British holidaymaker scarred for life by jellyfish in Thailand

Roshina Jowaheer
British holidaymaker scarred for life by jellyfish in Thailand
British holidaymaker scarred for life by jellyfish in Thailand

Jeremy Durkin

A woman was stung by jellyfish just hours after she arrived at a luxury resort in Thailand for a holiday.

The Daily Mail reports how Sam Webster, 37, suffered third degree burns and was left with horrific scarring after falling from a banana boat and being attacked by the dangerous animals.

The mum of one, from Solihull, feared she was being eaten by a shark and said the stings felt like 'hundreds of razors' slicing through her leg.

The attack left Sam close to drowning and her partner jumped into the water to save her.

Sam spent the rest of her holiday in hospital and since returning to Britain she has undergone two operations and will need further skin grafts to repair her leg.

She was forced to take four months off from her job as a council manager after and wants to warn other British tourists travelling to Thailand.

Speaking to the Daily Mail, she said: 'I am scarred for life but just pleased to be alive and relieved that it wasn't my daughter that got stung.

'The pain was so bad I honestly thought I had been attacked by a shark. I've been through months of hell since this happened. I never realised a jellyfish sting could be so life changing. I want to warn others.'

Soon after she arrived at her resort in Thailand, Sam took her six-year-old daughter Ella on a banana boat ride to cool down after their trip, as her partner Dave Stanley watched from the shore.

British holidaymaker scarred for life by jellyfish in Thailand
British holidaymaker scarred for life by jellyfish in Thailand

Jeremy Durkin

Sam fell off the ride into the water and was waiting for the driver to return for her when she was stung.

'One minute I was laughing and splashing about, the next it felt like hundreds of razors were being sliced through my leg,' she says.

'I was screaming and panicking so much I started floundering in the water. I thought if I wasn't eaten I would drowned anyway, but luckily my partner saw and dived in to pull me back to shore.'

As Sam was pulled out of the water, locals gathered round and poured cold drinks on her leg, which was covered in red blisters.

'I heard them saying it was a jellyfish sting but I was in shock. It felt like my leg had been dipped in acid,' she added.

Sam was treated with antibiotics and painkillers at a local clinic and the next morning she tried to ignore the pain as the family had booked a rainforest excursion, but during the drive her leg started to swell and the red blisters turned black.

She said: 'Dave was looking very worried and insisting I needed to be seen but by now we were deep in the rainforest.'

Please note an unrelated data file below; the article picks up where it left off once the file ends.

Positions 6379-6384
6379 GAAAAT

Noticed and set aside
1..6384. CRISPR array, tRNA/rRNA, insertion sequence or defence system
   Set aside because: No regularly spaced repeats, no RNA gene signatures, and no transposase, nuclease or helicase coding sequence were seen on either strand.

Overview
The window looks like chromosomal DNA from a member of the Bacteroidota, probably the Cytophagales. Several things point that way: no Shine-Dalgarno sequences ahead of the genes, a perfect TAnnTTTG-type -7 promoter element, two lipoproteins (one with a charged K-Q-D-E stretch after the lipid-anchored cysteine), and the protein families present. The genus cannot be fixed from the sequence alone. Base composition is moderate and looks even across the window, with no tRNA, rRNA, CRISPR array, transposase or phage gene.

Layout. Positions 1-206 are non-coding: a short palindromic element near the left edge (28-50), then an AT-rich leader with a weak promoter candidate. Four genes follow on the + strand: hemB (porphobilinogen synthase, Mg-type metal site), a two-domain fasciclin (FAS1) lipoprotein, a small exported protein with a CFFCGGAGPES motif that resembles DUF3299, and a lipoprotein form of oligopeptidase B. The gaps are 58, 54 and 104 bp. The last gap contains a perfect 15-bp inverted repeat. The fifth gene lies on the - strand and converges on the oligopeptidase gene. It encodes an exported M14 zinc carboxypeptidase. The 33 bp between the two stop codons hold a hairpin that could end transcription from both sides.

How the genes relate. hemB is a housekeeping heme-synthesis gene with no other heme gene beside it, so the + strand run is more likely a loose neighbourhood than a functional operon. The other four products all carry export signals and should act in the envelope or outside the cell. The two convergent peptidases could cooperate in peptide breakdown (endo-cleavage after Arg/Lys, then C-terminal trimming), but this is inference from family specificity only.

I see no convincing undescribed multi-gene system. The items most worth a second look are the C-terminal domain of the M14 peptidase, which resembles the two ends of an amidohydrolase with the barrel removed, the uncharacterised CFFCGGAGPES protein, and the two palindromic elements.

The guide took Sam to a tiny hospital in the rainforest, where there were lizards on the walls.

'Of course I didn't expect the standard of hospitals we are used to at home but I was shocked to see the wildlife inside. There were no sheets and blood on the floor. I was terrified.'

A transfer to a bigger, private hospital six hours away in Phuket was arranged by her tour operator. It was here that medics confirmed that Sam had suffered third degree burns from a jellyfish sting.

'I was admitted for a week and they started clearing the spines out of my leg. It was agony. I insisted Dave and Ella stay at the hotel, I didn't want to spoil their trip. There was no phone reception so I couldn't even speak to them.

British holidaymaker scarred for life by jellyfish in Thailand
British holidaymaker scarred for life by jellyfish in Thailand

Thailand, stock image. Rex

'It was supposed to be the holiday of a lifetime but I had to lie in bed watching English war films.'

While at the hospital there was an earthquake but nobody was hurt and Sam was later reunited with her family.

After flying back to England she was admitted to hospital immediately where surgeons removed the top layer of skin. Weeks later she had a second operation to remove the damaged tissue underneath.

Sam spent the next three months recovering from the surgery on crutches and has just recently been able to return to work.

'It was meant to be the trip of a lifetime but it turned into a real nightmare,' she told the Daily Mail.

'I'll never be able to wear shorts again and will need skin grafts in the future to help the scarring but knowing what I know now about jellyfish stings I was lucky. I could have died.

'I want to warn others travelling in Thailand so it doesn't happen to them. I honestly wish we had gone to Cornwall or Weymouth instead.'

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